Why It’s Never Too Late to Learn Another Language

Why It’s Never Too Late to Learn Another Language

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It’s a common misconception that you can’t learn a new language past a certain age. People think that their brains are too ‘slow’ and aren’t young enough to process so much new information. This article discusses the benefits of learning a new language in later life.

It’s a common misconception that when we leave our childhood behind, we leave our ability to learn new skills behind too. This is especially true, or so we think, when it comes to learning a new language.

If you have ever wanted to order in Italian or converse in German, you can, no matter how young or old you feel.

And here’s why learning a language at any age is not only possible but great fun too;

1.   Change your expectations

Some people see speaking another language as taking on the persona of that country, so talking Italian means being Italian. But this isn’t always the case.

And fluency means different things too. To say you ‘speak Italian’ doesn’t necessarily mean you eat, think and drink it.

Speaking a language means being able to communicate with other people. Ordering your meal in Italian and having a light-hearted conversation with someone whilst waiting for your train or bus in their mother tongue is just fine too.

2.   Tap into your motivation

Now that you have adjusted your vision of what success means for you, we come to the sometimes-thorny issue of motivation.

We assume that children learn without trying and that for us, as adults, we need to burn the midnight oil for anything to go into our saturated brains.

The solution is a little simpler but more complex than you may think because it comes down to motivation, something that ebbs and flows with life.

Motivation is the key to success. And so, there will be times when studying online courses you just can’t get the grammatical rule of a new language or you can’t quite pronounce a word or two correctly, but your determination will get you there.

You have decided to invest in a language course, you are committed to learning a new language, all valuable in keeping you motivated.

3.   You can try it out

The best way of learning and cementing the learning of a new language is to practice the skill. For children, this means using a phrase or two on their next family holiday, if they have one.

As an adult, you are financially more stable (hopefully!) and thus, have the ability to travel. As well as sightseeing holidays, there are also a variety of breaks that are centred around learning and using a new language.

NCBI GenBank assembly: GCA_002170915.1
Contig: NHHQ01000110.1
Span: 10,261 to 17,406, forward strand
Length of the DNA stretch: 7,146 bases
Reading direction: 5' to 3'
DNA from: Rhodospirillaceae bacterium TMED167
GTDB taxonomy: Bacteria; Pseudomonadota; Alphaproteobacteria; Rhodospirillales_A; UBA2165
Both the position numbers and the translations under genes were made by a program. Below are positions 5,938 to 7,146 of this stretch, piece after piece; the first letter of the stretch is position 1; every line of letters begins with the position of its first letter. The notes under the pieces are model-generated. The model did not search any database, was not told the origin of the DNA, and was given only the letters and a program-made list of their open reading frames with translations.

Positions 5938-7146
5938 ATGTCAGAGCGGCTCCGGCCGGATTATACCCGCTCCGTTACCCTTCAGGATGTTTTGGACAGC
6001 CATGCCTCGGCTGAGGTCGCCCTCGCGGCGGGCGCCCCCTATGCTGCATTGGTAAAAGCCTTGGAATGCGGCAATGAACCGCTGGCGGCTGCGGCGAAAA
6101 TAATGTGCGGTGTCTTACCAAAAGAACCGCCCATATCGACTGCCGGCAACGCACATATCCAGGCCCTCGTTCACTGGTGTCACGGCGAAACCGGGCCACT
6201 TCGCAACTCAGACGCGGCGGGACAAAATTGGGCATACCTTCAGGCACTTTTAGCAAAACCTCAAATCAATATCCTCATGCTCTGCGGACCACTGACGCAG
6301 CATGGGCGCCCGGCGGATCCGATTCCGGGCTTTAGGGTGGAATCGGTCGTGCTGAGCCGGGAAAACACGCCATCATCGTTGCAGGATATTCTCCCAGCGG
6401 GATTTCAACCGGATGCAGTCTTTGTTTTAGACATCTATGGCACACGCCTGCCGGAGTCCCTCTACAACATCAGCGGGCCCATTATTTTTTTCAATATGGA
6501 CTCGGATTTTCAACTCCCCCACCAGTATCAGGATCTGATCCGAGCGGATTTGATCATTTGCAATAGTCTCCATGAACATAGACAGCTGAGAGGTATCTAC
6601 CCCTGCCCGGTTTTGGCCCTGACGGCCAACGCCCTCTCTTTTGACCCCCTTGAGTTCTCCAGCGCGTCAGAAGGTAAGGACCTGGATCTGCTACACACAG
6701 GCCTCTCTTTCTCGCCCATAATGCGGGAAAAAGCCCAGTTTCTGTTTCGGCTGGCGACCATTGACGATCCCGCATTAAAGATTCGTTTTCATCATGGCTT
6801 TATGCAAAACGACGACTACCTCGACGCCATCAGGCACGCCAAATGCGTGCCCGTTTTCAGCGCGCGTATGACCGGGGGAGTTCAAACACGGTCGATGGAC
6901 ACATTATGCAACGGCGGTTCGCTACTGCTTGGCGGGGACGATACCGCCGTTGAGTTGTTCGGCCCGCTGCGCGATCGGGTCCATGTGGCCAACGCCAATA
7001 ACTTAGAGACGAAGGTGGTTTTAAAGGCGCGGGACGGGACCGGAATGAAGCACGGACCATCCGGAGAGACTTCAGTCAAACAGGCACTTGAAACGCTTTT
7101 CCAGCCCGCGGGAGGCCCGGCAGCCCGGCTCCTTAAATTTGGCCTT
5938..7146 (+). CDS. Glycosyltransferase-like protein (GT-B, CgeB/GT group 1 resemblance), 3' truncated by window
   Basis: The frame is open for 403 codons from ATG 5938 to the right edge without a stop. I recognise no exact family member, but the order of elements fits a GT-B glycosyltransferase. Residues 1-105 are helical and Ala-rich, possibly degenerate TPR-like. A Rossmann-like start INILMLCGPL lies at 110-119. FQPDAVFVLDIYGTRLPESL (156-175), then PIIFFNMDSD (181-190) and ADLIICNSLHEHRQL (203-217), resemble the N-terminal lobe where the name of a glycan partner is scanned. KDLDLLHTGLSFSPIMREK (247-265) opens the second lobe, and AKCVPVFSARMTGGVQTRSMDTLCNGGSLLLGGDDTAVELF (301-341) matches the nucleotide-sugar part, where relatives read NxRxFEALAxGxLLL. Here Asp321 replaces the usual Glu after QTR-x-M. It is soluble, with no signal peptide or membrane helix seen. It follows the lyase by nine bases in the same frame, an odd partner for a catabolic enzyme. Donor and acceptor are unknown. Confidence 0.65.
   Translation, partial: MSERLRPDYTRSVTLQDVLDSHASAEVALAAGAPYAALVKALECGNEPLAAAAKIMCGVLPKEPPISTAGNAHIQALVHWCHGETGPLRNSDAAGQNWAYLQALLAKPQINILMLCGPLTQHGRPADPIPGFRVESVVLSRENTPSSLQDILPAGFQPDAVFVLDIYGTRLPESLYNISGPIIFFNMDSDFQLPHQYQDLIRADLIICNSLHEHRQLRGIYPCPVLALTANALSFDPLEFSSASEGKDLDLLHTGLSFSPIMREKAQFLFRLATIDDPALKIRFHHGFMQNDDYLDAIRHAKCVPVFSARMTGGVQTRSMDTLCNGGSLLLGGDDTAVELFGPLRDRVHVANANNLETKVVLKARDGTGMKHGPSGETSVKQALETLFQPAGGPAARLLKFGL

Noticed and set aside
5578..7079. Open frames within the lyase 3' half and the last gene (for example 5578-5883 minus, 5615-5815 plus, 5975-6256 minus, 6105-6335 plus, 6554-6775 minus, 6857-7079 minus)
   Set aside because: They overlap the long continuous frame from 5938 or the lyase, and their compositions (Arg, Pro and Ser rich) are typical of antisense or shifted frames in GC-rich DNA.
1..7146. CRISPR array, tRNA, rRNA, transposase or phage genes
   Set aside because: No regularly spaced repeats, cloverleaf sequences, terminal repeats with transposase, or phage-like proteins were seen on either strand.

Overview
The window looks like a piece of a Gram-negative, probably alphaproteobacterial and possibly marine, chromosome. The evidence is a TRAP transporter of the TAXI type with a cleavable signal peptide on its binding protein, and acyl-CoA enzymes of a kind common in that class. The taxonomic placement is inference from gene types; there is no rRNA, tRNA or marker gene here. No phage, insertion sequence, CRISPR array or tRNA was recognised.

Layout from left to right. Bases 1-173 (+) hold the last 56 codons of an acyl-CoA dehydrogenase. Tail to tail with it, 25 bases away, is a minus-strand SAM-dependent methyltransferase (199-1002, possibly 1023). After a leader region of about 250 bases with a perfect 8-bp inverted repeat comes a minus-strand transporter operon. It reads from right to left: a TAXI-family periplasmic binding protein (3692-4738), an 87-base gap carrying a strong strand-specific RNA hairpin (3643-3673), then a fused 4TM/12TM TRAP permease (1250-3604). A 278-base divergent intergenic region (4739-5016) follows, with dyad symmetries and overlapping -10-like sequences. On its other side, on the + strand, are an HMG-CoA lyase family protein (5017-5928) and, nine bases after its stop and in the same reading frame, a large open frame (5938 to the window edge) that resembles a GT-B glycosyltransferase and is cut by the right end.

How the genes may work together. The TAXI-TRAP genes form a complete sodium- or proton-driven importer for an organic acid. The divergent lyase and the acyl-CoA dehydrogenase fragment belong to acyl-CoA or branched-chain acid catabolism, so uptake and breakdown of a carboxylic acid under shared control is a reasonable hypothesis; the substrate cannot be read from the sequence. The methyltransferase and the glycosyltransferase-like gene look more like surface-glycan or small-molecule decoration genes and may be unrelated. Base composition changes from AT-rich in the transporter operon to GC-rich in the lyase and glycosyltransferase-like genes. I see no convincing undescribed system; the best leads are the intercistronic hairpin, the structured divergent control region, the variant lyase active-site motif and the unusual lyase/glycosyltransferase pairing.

4.   Previous experience

Another benefit of learning a new language as an adult is all that life experience we carry around with us.

You have achieved language fluency in your own language, or maybe more than one if your parents spoke more than one language to you.

All this means you have picked up on small pieces of information about language and communication, how things are said, their annunciation and how the emphasis on the wrong word at the wrong time can be the biggest insult.

You will have already spotted grammatical patterns and similarities between words. You can work out that some words we use in English have their roots in Latin, French and other languages.

Because you ‘see’ all this, you ‘see’ it too when studying online language courses.

5.   You have study skills

You may not think it, but because you have studied previously, you have a smattering of study skills that come in handy when learning something new.

A key skill, for example, is being organised and being able to prioritise what needs to be done first. You will also understand how practising and trying things out is important too, but you have the reflective skills to be able to understand why something worked and why something didn’t.

All of these skills that you thought were lost and forgotten will come back, all combining to give you the success you want.

6.   Perspective

You understand that life is full of ups and downs. You understand that sometimes, things don’t go according to plan. and that means assignments might not the roaring success that you thought they would be BUT, you are still learning.

Speaking another language is all about confidence. The confidence to do something a little scary – we would all be more comfortable if we ordered our breakfast on the shores of Lake Garda in our own language but push your comfort zone and order with your new-found confidence in spouting Italian…

Nick Cooper
Nick is NCC's resident blog author and covers a range of subjects, including teaching and health & social care. NCC is an international learning provider with over 20 years’ experience offering learning solutions. To date, NCC has engaged with over 20,000 employers, and delivered quality training to over half a million learners.
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